Location: Bioenergy Research Unit
Title: Ethanol production from wheat straw by recombinant Escherichia coli strain FBR5 at high solid loading Authors
Submitted to: Bioresource Technology
Publication Type: Peer Reviewed Journal
Publication Acceptance Date: September 10, 2011
Publication Date: September 18, 2011
Citation: Saha, B.C., Nichols, N.N., Cotta, M.A. 2011. Ethanol production from wheat straw by recombinant Escherichia coli strain FBR5 at high solid loading. Bioresource Technology. 102(23):10892-10897. Interpretive Summary: Wheat straw contains about 65% carbohydrates that can be used for production of fuel ethanol. Generally, four steps are involved for its conversion to ethanol: pretreatment, enzymatic hydrolysis, fermentation, and ethanol recovery. Increasing the ethanol titer in the fermentation broth is crucially important for cost reduction of cellulosic ethanol production due to high energy demand for ethanol recovered by distillation. In this research, we demonstrate that we can produce ethanol from wheat straw at a concentration which is considered by experts as economically viable for distillation.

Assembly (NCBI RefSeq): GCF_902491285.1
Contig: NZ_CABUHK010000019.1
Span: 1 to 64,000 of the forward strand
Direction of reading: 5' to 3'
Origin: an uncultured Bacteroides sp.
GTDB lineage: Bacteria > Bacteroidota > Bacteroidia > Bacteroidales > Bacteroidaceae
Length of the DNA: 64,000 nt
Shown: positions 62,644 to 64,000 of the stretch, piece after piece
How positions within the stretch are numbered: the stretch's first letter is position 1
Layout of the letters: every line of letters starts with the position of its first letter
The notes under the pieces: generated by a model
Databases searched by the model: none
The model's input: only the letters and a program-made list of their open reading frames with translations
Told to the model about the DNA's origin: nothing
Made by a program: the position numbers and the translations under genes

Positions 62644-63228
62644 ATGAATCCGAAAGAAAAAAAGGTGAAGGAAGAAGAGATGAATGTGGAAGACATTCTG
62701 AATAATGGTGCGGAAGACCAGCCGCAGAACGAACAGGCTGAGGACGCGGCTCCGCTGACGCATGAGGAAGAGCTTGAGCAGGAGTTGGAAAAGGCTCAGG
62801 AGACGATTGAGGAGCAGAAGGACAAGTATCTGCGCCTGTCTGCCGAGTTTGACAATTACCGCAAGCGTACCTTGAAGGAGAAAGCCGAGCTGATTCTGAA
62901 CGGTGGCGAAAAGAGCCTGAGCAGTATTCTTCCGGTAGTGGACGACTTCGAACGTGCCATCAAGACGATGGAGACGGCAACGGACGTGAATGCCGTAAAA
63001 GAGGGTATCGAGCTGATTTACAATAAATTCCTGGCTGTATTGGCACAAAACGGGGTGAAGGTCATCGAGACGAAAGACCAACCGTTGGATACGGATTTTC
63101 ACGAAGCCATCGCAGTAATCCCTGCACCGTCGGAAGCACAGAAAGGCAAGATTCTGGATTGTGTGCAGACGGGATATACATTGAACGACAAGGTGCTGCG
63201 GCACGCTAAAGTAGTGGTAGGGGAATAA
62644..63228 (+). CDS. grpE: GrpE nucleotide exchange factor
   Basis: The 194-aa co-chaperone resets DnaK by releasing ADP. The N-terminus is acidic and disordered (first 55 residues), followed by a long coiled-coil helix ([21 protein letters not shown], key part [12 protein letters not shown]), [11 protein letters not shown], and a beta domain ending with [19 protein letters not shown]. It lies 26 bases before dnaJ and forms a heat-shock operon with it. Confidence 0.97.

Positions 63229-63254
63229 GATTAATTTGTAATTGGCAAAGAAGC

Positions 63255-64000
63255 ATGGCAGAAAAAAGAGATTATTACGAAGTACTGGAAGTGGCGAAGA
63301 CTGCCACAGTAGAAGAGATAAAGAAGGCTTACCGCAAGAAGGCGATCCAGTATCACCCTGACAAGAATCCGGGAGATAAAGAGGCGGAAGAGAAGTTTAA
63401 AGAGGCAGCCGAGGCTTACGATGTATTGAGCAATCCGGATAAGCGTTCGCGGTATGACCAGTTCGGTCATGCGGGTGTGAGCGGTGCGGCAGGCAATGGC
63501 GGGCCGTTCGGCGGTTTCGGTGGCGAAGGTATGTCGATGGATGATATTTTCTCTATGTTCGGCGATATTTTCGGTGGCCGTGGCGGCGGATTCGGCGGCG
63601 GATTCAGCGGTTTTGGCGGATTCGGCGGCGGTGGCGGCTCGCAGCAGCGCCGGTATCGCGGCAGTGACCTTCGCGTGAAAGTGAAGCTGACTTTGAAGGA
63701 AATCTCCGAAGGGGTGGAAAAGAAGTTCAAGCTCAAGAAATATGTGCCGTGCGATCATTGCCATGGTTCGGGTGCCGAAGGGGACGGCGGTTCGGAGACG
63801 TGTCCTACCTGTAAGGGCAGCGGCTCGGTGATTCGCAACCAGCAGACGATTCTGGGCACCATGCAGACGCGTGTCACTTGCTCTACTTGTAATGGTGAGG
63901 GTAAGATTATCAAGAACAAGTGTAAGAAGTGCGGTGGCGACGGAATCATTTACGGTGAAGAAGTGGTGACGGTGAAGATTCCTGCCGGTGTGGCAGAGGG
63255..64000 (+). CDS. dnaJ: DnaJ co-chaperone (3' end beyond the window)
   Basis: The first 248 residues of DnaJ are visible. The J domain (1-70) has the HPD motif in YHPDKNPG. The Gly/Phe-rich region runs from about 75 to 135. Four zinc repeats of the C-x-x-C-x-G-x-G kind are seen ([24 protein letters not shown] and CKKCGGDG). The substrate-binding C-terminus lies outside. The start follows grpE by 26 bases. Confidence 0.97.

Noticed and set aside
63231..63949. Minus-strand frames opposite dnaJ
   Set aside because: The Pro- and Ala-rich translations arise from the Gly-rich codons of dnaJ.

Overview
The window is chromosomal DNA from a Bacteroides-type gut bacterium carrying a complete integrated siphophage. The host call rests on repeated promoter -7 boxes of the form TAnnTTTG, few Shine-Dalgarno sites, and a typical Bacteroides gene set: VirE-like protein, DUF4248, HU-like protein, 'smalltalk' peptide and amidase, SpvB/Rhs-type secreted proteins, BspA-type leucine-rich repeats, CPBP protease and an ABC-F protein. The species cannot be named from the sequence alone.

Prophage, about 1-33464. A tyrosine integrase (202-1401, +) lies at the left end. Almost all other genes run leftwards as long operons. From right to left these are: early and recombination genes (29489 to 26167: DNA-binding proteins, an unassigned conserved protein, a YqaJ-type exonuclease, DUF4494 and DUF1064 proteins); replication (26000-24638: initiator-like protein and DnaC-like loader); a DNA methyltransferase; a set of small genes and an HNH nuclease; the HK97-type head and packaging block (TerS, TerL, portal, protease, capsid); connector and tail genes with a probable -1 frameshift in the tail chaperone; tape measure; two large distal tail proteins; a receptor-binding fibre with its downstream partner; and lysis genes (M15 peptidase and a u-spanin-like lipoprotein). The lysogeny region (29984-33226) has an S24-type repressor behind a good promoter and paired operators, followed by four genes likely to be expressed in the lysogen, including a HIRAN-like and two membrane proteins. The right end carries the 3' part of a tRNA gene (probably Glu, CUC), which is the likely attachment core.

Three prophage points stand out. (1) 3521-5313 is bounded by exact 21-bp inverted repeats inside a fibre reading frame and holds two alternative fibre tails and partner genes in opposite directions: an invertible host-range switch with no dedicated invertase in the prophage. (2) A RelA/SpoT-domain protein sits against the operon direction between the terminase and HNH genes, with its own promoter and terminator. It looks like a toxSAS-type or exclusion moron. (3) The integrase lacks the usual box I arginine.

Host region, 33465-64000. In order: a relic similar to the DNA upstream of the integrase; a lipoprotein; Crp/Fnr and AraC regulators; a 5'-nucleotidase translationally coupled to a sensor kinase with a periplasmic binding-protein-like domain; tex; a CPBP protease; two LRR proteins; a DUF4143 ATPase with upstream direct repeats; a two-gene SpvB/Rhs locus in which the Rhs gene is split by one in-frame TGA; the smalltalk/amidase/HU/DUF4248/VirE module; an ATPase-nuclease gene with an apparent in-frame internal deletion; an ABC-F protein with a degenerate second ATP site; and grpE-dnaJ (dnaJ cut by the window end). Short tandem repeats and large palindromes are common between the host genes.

Technical Abstract: Ethanol production by a recombinant bacterium from wheat straw (WS) at high solid loading by separate hydrolysis and fermentation (SHF) and simultaneous saccharification and fermentation (SSF) was studied. The yield of total sugars from dilute acid pretreated WS (150 g/L) after enzymatic saccharification was 86.3±1.5 g/L. The pretreated WS was bio-abated by growing a fungal strain aerobically in the liquid portion for 16 h. The recombinant Escherichia coli strain FBR5 produced 41.1±1.1 g ethanol per L from non-abated WS hydrolyzate (total sugars, 80.8±0.3 g/L) in 168 h at pH 7.0 and 35 deg C. The bacterium produced 41.8±0.0 g ethanol per L in 120 h from the bioabated WS by SHF. It produced 41.6±0.7 g ethanol per L in 120 h from bioabated WS by fed-batch SSF. This is the first report of the production of above 4% ethanol from a lignocellulosic hydrolyzate by the recombinant bacterium.